Frank Family in hiding listens to BBC Radio on D-Day
by Judith Stanford Miller, M.Ed., M.A.
In the first sentence in the Prologue of Anne Frank Remembered by Miep Gies and Alison Leslie Gold, Miep tells readers she does not want to be considered a hero. She reiterated that thought during interviews in the ensuing years after her book was published in 1987. In Nazi occupied Holland during World War II, more than 20,000 Dutch citizens provided hiding places and sustenance for their Jewish friends. Miep and her husband hid the Frank family of four and four friends in an annex to Otto Frank’s office.
Miep’s role as the main scavenger for ample quantities of food and the primary conduit to the outside world for Otto, Edith, Anne, Margot Frank and four of their friends while they were in hiding for 25 months was to be expected, nothing more, Miep articulates throughout her book and during interviews after it was published.
Hermine Santrouschitz becomes Miep Gies
Miep was born in 1909 in Vienna, Austria. Her birth name was Hermine Santrouschitz. As a child, she was sent to live in Amsterdam.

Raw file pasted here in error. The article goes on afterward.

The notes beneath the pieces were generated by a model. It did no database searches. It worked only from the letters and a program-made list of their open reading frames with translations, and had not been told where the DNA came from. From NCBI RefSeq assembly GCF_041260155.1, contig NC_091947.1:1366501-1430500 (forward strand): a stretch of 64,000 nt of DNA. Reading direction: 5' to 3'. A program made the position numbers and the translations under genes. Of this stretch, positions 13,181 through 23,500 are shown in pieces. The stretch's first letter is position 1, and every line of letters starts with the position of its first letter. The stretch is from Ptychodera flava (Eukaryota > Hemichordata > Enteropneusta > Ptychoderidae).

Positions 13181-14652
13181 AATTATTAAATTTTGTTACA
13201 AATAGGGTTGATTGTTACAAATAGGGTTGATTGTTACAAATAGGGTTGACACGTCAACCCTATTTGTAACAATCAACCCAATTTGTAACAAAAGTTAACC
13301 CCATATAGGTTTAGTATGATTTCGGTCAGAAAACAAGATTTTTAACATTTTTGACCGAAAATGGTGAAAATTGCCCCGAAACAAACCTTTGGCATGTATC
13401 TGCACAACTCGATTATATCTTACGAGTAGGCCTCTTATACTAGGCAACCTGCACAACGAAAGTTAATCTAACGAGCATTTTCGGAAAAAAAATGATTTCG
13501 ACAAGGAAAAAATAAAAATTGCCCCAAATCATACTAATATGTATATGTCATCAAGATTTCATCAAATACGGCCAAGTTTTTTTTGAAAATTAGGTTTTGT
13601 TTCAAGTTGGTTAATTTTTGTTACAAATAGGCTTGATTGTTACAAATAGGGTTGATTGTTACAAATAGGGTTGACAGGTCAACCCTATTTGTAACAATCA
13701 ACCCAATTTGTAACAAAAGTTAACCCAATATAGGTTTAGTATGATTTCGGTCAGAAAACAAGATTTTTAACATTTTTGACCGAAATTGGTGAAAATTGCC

In 1920, just two years after World War I had ended, Europe was still struggling to recover from the devastation wrought by war. Food was scarce in Austria. Hermine was a small and sickly child. She, along with many other children, were sent to the Netherlands and placed with families who would care for them. The Netherlands had remained neutral during World War I so it was a more suitable environment for children than war-torn Austria, France, Germany, or Belgium.
Hermine was sent to Amsterdam, Holland and placed with a Dutch family, the Nieuwenhuises. Because of her diminutive stature, her family gave her the nickname, Miep. She was to live with them for three months. But 3 months extended to 6 six months and then to one year. Thriving in the culture and environment, she remained in Amsterdam and never lived in Austria again.
Miep meets Otto Frank
In her early 20s, she was able to find work as a secretary at Opekta, a business that sold spices and pectin used to make jam. On her first day of work, Otto Frank, her boss, took her to the kitchen, gave her a recipe, and told her to make jam. She had never cooked or baked since her family had provided all of her meals but she embraced the task with Word of the Day gusto. She quickly learned the nuances of getting jam to the right consistency.
After making jam perfectly for two weeks using many different types of fruit, Otto gave Miep a desk in the front office and said she would now be in charge of the company’s “Complaint and Information Desk.” Her job was to answer calls to help customers who were having trouble making jam with the company’s pectin product, a new product that was designed to speed up the jam making process.
The year was 1933, the year that began a lifelong friendship between Miep and the Frank family.